5 minutes with Roger Parton

5 minutes withWhat exactly does Rural Contractors New Zealand do?
As the national association for the rural contracting sector, we provide a wide range of membership services as well as representing the sector at central and local government level, including a number of industry and sector forums. Like any other trade association, we advocate for the sector in order to improve their lives. This can be as diverse as achieving the significant changes to agriculture transport legislation in 2013 to our ongoing involvement with the Rural Health Alliance. Agrichemical application is a significant part of the industry and we work with government departments and industry groups in this area.

What are the benefits to rural contractors that align with your organisation?
Access to ongoing information relevant to the industry. Employment Agreements, some business forms, updated transport information and circulation of industry material. We have accreditation schemes for Registered Contractor and Registered Chemical Applicator, as well as holding a large conference and trade exhibition (Queenstown, 19th - 22nd June 2017). We have fuel and insurance schemes for our members and each year we arrange an Immigration New Zealand Approval in Principle for our members to bring in overseas workers for the harvest, reducing the cost and effort required.

What are some of the main challenges facing rural contractors in New Zealand today?
Very similar to the farming sector, as the same factors affect us both. Recruiting and retaining staff, getting young people into the industry, overseas market fluctuations, environmental and resource planning demands and of course, Mother Nature. Like others in the rural sector, the isolation and lack of social connectivity can be a real issue, not just for the contractors but for their families as well. The changes to the rural sector over the past 50 years have made living in rural New Zealand very different from what it was and we have not yet addressed all of the issues that have arisen.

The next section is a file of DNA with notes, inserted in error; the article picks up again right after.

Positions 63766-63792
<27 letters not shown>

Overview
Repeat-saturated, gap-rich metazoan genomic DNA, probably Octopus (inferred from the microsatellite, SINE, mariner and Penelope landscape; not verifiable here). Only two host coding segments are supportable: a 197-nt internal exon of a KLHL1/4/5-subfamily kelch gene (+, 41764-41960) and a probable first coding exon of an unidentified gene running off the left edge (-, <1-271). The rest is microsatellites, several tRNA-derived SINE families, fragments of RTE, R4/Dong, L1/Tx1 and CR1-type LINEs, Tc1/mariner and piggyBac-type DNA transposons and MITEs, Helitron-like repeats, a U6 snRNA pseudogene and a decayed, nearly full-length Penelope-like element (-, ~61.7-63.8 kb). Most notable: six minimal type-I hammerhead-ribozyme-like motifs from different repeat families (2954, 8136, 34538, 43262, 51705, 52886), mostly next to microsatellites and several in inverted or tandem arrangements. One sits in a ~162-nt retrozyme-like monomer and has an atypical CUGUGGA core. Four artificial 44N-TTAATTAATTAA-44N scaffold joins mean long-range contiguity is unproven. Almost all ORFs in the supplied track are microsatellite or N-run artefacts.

You are based in Wellington. How important is it to maintain close ties with government and other rural organisations based in the capital?
Representing the sector at all levels is a crucial part of the task. To be able to influence or contribute to policy in the early stages is far more effective than trying to achieve change when policy has been almost decided. The personal contact with parliamentarians, officials and other organisations can be very fruitful in ensuring that any decisions made enhance or certainly do not hinder the work of the sector.

How successful have the spray tags, created in conjunction with Farmlands, been for Rural Contractors New Zealand?
Anecdotally, I understand they have been well received and have provided a resource that for many was not previously available. They are an inexpensive and highly visible tag to warn all concerned that there is a withholding restriction on the pasture to prevent contamination. If it only saves one tanker load of milk from being dumped, it will be well worth it.